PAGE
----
"It doesn't mean that all of Utah is now bad," he told the Times. "This is one person."

It's also true that this type of prejudice is in no way limited to so-called red states, and incidents like these happen daily. LGBTQ parents and our children are subjected to homophobic and transphobic comments in schools, hospitals, stores, airlines and elsewhere as we simply go about living our lives. These moments so often fly under the radar — many classmates don't have the courage, as they fortunately did in this case, to report wrongdoing. Some administrators are far less responsive than they were here — and most of us don't have 76,000 Twitter followers to help make these moments of homophobia a national story.

All that aside, let's also get back to what should have been nothing more than a heartwarming moment — Daniel, a fifth grade boy, giving thanks to finally being legally adopted into a loving family.

Entertainment

First Gay Dads Via Surrogacy in the U.K. Separate as One Plans New Family with Daughter's Ex-Boyfriend

Barrie and Tony Drewitt-Barlow first became known in the UK for being the first gay couple to become dads via surrogacy.

Barrie and Tony Drewitt-Barlow first made headlines in 1999 when they became the first gay couple to become dads via surrogacy in the U.K. They did so again after they announced their separation — and when Barrie revealed he's dating his daughter's bisexual ex-boyfriend, the 25-year-old Scott Hutchinson.

And now the new couple are sending shockwaves through queer media by announcing the two hope to have twins via surrogacy in the near future.

According to Out Magazine, Scott not only dated Barrie's daughter, Saffron, but also worked as his assistant. Despite the age difference and potential for family drama, the pair fell in love. The couple still share a home with Barrie's ex, Tony — and their daughter Saffron.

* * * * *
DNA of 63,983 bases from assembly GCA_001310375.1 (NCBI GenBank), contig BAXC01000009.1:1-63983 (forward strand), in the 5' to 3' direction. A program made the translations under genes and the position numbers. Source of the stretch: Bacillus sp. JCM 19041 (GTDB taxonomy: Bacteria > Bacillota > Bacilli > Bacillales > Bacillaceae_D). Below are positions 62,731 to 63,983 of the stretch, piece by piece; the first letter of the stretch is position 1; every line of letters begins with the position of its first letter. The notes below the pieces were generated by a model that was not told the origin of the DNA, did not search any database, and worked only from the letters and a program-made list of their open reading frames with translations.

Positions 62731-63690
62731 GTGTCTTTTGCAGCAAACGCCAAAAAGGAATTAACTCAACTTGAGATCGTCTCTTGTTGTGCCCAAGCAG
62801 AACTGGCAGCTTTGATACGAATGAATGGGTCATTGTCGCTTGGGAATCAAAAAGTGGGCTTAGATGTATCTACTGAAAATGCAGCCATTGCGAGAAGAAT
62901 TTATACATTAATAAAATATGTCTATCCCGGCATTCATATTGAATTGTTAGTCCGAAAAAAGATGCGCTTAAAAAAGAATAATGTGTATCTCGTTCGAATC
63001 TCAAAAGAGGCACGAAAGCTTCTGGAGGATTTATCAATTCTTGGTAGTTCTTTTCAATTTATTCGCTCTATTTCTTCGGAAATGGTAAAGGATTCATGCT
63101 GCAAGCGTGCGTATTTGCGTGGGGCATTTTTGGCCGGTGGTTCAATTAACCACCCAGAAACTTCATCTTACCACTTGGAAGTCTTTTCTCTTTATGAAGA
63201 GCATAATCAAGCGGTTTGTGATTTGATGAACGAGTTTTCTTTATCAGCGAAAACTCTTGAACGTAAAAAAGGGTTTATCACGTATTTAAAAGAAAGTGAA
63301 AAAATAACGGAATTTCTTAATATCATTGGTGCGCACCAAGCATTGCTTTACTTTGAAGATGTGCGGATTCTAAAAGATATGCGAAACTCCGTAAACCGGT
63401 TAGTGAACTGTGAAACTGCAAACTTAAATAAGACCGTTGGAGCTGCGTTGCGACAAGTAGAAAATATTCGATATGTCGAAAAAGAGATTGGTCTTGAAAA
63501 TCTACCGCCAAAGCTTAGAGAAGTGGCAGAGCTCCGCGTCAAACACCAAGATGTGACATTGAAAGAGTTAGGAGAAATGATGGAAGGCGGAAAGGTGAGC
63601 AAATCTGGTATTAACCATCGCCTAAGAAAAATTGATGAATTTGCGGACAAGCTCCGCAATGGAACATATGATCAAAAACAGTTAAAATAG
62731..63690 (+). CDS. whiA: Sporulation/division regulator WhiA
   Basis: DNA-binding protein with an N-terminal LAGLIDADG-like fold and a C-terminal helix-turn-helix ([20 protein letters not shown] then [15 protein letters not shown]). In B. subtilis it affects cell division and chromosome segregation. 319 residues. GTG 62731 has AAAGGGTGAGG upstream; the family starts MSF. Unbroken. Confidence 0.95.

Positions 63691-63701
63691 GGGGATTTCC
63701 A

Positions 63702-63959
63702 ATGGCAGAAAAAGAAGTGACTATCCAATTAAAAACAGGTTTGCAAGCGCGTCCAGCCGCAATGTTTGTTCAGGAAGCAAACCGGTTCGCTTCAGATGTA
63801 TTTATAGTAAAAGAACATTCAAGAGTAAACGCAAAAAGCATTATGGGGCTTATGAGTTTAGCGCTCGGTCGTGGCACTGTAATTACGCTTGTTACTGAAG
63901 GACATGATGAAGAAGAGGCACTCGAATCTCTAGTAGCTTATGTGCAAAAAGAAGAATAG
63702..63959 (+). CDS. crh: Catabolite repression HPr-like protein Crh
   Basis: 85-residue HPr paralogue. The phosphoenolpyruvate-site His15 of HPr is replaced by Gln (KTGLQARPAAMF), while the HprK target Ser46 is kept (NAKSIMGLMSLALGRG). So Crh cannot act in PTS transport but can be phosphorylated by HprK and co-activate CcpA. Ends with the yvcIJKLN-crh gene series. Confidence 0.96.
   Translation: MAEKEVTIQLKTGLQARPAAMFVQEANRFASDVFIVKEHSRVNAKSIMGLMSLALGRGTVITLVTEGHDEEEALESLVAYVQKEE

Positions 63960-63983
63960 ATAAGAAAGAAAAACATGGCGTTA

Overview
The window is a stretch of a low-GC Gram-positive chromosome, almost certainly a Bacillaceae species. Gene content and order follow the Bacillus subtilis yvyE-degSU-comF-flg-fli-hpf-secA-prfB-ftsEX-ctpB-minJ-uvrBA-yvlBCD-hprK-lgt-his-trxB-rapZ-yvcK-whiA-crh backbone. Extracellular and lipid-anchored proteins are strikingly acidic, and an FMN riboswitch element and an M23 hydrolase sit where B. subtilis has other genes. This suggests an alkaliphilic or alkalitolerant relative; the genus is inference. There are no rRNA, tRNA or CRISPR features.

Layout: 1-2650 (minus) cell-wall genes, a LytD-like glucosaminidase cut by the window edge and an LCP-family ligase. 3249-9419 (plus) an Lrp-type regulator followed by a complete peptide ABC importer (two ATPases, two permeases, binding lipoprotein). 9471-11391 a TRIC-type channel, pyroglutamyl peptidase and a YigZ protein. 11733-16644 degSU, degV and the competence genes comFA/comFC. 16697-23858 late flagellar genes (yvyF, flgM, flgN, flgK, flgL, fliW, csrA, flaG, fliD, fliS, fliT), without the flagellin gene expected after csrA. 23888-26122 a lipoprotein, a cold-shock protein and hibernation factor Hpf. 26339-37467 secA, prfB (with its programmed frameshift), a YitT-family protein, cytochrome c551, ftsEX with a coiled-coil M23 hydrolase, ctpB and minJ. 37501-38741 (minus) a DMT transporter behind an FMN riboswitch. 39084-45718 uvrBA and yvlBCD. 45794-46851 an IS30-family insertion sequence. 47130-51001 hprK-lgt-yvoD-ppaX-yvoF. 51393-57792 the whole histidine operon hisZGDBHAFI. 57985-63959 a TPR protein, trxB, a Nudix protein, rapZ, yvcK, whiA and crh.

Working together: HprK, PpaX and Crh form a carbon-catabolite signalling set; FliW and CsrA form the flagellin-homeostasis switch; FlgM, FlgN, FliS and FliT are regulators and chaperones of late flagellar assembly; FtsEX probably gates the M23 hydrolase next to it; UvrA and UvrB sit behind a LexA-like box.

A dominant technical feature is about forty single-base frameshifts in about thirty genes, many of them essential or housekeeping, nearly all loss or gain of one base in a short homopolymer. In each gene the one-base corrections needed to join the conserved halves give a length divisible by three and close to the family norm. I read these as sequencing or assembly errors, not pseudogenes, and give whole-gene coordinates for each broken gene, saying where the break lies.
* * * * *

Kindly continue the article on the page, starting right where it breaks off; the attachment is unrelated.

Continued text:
Barrie told The Sun that the couple also hope to have twin daughters via surrogacy in the near future — and is revealing it now because he doesn't "want there to be any secrets and I want to get any negativity out of the way before our babies arrive." Barrie's ex, Tony, is reportedly onboard with this arrangement — he's even agreed to serve as the future twins' godfather.

Out Magazine further reported that Barrie and Scott each hope to fertilize an egg, and hope to conduct the insemination with their surrogate within the next three weeks. Of course, who are we to judge, assuming all adults involved are consenting and on board with this unconventional turn of events (though comment from the daughter Saffron is notably absent in the interviews). But that didn't stop Out Magazine from ending their reporting with just a wee touch of gay shade... If one of their future daughters "has a cute boyfriend one day," they write. "Who knows!"

What to Buy

Shop with a Purpose with Our 2019 Holiday Gift Guide

Want to find amazing gift ideas while *also* supporting LGBTQ-owned and allied businesses? Look no further than our 2019 holiday gift guide!

'Tis the season to show loved ones you care. And what better way to show you care, by also supported our LGBTQ+ community and allies whilst doing it! Shop (LGBTQ+) smart with these great suggestions below.

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Diary of a Newly Out Gay Dad

A Newly Out Gay Dad Feels 'Demoted' After Divorce

Cameron Call showed up to his first family Thanksgiving since coming out and getting a divorce — and struggles to find himself "stuck with the singles."

Cameron Call, who came out in summer 2019, has generously agreed to chronicle his coming out journey for Gays With Kids over the next several months — the highs, lows and everything in between. Read his first article here.